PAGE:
Let's finish with some reports on areas where China is making a positive contribution to the future of the Internet. Back in April 2004, as a concession during wide-ranging trade talks with US government officials, the Chinese government agreed to drop its own standard for wireless technology and move to the standard being used by most of the rest of the world [21]. The adoption of common standards in Internet technology is one of the key reasons behind the rapid growth of the Internet, which is then able to function as one integrated interconnected network instead of a set of smaller parallel networks.

Last month China and the European Union signed a joint statement relating to strategic cooperation on the development of high-speed network infrastructure [22]. And China is making special efforts to upgrade its networks to broadband standards {24]. Beginning later this year 18 provinces in the south and 8 in the north will have their Internet links upgraded.

[1] 100 million go online in China. BBC News 28th June 2005.

[2] Chinese 'to overtake US net use'. BBC News 20th January 2005.

[3] Online games soar in Internet-mad China. ChannelNewsAsia.Com 15th February 2005.

[4] Internet games on the rise. ChinaView.Com 12th January 2006.

[5] Chinese man 'jailed due to Yahoo'. BBC News 9th Febraury 2006.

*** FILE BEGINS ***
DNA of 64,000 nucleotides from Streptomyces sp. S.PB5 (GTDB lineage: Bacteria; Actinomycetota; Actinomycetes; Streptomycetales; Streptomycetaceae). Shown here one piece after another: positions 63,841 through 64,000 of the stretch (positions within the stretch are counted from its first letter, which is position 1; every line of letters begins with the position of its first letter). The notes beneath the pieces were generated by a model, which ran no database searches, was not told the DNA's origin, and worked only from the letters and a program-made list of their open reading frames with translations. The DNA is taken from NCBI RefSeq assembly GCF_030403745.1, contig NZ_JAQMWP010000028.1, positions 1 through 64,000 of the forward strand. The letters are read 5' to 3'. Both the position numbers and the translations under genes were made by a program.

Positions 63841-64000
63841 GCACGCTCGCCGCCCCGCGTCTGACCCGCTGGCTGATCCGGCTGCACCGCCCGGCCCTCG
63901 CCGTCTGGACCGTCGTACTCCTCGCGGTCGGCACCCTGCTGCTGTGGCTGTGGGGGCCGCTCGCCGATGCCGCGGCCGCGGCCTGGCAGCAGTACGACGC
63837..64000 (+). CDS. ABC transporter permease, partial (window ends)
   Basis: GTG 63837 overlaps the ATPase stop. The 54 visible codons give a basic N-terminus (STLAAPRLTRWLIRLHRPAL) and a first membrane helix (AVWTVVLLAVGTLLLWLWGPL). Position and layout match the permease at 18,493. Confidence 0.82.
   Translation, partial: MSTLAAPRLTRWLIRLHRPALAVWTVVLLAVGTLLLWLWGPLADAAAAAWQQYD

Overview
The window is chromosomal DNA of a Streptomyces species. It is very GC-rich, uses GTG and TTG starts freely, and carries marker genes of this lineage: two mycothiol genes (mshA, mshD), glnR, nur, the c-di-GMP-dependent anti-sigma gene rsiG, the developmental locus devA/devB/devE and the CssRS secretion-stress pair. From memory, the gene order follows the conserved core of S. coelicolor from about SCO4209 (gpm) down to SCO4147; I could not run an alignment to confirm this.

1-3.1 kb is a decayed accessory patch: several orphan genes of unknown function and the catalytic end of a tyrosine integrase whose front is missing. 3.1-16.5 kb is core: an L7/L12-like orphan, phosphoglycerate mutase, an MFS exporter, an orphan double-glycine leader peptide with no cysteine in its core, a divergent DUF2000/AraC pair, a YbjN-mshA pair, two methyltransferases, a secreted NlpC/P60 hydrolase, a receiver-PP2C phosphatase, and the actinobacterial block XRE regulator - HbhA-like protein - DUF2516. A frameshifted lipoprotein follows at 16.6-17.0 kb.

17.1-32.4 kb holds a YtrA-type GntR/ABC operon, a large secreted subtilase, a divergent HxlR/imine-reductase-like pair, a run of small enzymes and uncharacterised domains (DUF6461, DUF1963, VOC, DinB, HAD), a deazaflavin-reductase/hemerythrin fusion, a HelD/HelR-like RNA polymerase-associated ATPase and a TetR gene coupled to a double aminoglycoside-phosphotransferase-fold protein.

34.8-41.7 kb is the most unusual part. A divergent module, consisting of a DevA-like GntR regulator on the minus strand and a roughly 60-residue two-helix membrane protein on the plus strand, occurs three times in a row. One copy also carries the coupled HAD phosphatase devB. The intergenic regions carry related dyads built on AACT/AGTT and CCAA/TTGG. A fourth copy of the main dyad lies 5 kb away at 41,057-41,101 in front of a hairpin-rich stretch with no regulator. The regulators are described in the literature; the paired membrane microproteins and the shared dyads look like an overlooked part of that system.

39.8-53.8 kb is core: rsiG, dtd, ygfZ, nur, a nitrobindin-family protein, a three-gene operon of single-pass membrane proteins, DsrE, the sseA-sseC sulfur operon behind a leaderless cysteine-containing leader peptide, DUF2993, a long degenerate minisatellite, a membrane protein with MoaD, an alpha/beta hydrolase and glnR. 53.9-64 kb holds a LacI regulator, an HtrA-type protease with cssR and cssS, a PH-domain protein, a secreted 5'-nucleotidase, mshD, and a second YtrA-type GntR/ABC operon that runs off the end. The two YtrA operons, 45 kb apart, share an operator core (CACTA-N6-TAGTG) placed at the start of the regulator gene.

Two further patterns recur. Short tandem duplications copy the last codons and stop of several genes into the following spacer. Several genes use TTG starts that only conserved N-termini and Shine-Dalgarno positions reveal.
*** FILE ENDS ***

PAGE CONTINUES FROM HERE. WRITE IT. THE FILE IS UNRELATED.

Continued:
[6] Yahoo! in second Chinese dissident rumpus. The Register 10th February 2006.

[7] Fresh US outrage ahead of China Internet hearings . Reuters, via C| 10th February 2006.

[8] Yahoo grapples with online rights. Tom Zeller Jr. New York Times. 13th February 2006.

[9] Firms face moral dilemma in China. Jane Wakefiled, BBC News 7th September 2005.

[10] Google censors itself for China . BBC News 25th january 2006.

[11] Google move 'black day' for China . BBC News 25th January 2006.

[12] Version of Google in China won't offer E-Mail or Blogs. David Barboza. New York Times. 25th January 2006.

[13] Why Google in China makes sense . Bill Thompson, BBC News 27th January 2006.

[14] Google says China decision painful but right. Ben Hirschler, Reuters. 25th january 2006.

[15] So Long, Dalai Lama: Google Adapts to China. Joeseph Kahn, New York Times, 12th February 2006.

[16] How to outwit the world's Internet censors. Tom Zellner Jr. New York Times, 29th January 2006.

[17] Microsoft opens up censored blogs. BBC News 2nd February 2006.

[18] China Tightens its Restrictions for News Media on the Internet. Joseph Kahn, New York Times, 26th September 2005.

[19] Chinese expert says Internet can't be controlled in China. The Star Online 22nd November 2005.

[20] Internet a voice China can't quiet. Patrick Casey. Associated Press 22nd November 2003.

[21] China is praised for preserving global wireless standard . Elizabeth Becker. TechNewsWorld 23rd April 2004.

[22] China, EU cooperate in developing next generation Internet . People's Daily Online 13th January 2006.

[23] Chinese revolution turns hi-tech Spencer Kelly, BBC News, 6th January 2006.